Hitting an enemy seems easy and, at first, it is. The enemy in the first stage has no way to conceal or defend itself, so it’s easy to hit them. All you need to do is catch up to them each time. Afterwards, however, some monsters have the ability to conceal themselves. One can make themselves invisible for a short time and one can hide inside a Waterfall. With these, you not only have to catch them, but attack them at the right time to do the damage needed to bring down their health.
Upon finishing stages with certain scores and medals, you will not only unlock the playable ending, but also pieces of the Scrapbook. The Scrapbook is an extra feature in the game that gives you some background information on The Duke, The Princess, and the monsters that you end up fighting in each stage. This is pretty much the only way to really find out who The Princess is and why she does what she does later on in the game’s storyline.
There is also another Game Mode called Score Attack. This has three different versions of each stage and has set score goals for you to reach, to give a little more longevity to this game. Speaking of longevity, it’s a very short game. There are about 6 stages, not counting the secret stage, and in the main storyline, they can all be finished in 30 minutes or less. Give Score Attack and unlocking everything, I would say that everything can be done in about 2 hours, give or take.
As such, it’s known that this is a very short game and is meant for small bursts, rather than longer sittings. The gameplay is a lot of fun, and I found myself replaying many stages to be able to experience them again and get better scores.
As far as controls are concerned, you are in for a pretty easy trip. Apart from utilizing the menu with all of the D-Pad Buttons, X, and Circle, you’ll barely be using three buttons total on the system when going through each stage. This game has a very simple style of gameplay and, as such, has a very simple control scheme.
While the PlayStation Minis do utilize the same emulator used for PSP games on the Vita, you don’t need the Touch Screen controls for anything. In my honest opinion, this game requires a lot of precision, especially in the later stages. As such, you may wish to avoid touch screen controls and just use the buttons.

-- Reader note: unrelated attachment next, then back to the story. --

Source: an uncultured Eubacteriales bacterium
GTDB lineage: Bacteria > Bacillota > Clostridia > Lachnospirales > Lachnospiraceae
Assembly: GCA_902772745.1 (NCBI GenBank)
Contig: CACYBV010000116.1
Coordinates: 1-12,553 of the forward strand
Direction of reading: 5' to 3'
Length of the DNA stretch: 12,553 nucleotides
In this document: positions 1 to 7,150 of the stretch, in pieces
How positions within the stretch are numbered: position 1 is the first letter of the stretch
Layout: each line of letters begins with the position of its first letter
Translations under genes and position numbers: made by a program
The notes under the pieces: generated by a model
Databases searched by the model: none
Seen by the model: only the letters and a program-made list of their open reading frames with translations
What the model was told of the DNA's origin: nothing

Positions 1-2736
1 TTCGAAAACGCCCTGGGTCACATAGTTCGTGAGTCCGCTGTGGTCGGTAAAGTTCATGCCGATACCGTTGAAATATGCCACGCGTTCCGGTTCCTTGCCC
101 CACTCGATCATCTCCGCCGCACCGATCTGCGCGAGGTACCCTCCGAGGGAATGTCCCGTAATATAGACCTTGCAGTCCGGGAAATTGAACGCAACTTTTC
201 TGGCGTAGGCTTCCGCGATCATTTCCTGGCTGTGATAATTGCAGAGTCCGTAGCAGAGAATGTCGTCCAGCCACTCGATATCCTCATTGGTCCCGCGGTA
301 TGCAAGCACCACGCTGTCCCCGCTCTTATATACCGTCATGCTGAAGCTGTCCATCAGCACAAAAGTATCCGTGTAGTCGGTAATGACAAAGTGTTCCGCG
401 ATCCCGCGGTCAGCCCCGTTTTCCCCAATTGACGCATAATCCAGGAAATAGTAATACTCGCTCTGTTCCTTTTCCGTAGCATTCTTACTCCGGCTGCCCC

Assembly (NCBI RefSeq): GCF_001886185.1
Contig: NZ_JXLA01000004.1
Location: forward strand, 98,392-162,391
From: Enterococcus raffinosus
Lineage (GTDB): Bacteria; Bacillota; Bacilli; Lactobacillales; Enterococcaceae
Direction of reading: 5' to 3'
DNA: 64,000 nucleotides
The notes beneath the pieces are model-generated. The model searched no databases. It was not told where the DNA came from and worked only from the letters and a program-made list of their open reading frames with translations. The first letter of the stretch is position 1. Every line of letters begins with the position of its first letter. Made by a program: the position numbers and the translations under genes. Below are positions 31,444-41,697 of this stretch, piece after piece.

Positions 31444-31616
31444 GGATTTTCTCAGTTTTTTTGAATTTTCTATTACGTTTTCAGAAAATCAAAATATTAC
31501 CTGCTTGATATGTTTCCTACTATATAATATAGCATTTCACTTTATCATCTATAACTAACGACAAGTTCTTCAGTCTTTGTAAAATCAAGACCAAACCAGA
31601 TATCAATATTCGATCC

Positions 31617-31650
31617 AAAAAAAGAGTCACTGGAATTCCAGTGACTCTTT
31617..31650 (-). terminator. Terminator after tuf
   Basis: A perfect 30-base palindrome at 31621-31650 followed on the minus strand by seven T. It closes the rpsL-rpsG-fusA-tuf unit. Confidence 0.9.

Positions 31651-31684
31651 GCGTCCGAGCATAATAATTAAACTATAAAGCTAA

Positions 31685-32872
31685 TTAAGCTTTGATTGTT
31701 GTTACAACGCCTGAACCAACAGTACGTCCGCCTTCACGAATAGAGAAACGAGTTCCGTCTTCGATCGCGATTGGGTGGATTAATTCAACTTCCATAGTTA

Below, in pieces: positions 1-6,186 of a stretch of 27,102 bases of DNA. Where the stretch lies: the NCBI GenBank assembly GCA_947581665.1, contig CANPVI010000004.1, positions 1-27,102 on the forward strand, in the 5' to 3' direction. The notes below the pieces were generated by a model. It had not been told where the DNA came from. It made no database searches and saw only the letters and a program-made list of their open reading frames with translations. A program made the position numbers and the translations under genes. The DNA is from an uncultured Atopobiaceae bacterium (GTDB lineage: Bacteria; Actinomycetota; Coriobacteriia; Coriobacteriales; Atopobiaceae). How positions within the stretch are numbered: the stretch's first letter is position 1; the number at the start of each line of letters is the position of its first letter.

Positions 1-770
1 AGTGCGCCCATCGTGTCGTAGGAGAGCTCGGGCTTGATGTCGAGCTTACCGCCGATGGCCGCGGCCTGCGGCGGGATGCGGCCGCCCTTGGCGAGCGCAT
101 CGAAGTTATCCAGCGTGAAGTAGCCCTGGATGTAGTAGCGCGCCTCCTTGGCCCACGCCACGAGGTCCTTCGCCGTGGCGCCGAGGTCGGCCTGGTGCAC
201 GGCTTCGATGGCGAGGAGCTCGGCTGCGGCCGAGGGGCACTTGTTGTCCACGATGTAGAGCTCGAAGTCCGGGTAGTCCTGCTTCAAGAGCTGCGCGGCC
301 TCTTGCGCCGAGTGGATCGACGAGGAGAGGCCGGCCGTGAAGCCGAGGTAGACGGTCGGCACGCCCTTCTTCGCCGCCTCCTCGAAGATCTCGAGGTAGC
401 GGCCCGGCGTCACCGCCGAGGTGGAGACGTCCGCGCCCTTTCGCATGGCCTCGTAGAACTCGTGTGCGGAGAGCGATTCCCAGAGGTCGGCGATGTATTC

With the default Control Scheme, you’ll only be using the D-Pad and the X Button. The D-Pad’s Left and Right Button are used to control the Duke’s movements. The Down button on the D-Pad is also used, when you want to drop down to a lower platform you may have missed. Finally, the X Button handles jumping. You press it once to jump, and again in mid-jump to perform a Double Jump.
As far as looks are concerned, people do not need to worry about this game running on the PlayStation Vita. While it is true that most PSP and PS Mini games that run on it have their resolutions stretched out. This is true for this game as well. The difference is that the visuals of this game are not affected anywhere near as much as, say, Monopoly.
The designs for this game are 2D in nature and almost cartoon-like. I am not sure of something I can really compare it to, but it is very cartoon-like with the visuals. This also goes well with the humorous nature of the characters involved. It would be a funny little cartoon short. As far as that is concerned, the visuals look great and don’t look stretched or faded from the Vita’s native resolution and stretching it from the PSP’s resolution.
Where the game really is interesting, however, is audio. All of the stages have originally remixed tracks, but each stage has classical music playing. When you are in each area, you hear exciting classical remixes of the likes of Night on Bald Mountain, In the Hall of the Mountain King, and more. If nothing else, this game will reveal to you some great classical music with a modern edge to them in the remixes. They were all done really well and are quite catchy. In fact, I still have one of its remixes stuck in my head as I write this review.
All in all, Monsters (Probably) Stole My Princess is a fun, catchy game on the PlayStation Mini platform. It’s funny, has catchy music, and the gameplay is smooth and fun. While the game is relatively short, even for a Mini, you will get a lot of laughs out of this and it could be something you’ll keep on your Vita all the time for bursts of quick gameplay.
The PlayStation Review Network Rates Monsters (Probably) Stole My Princess an 8/10.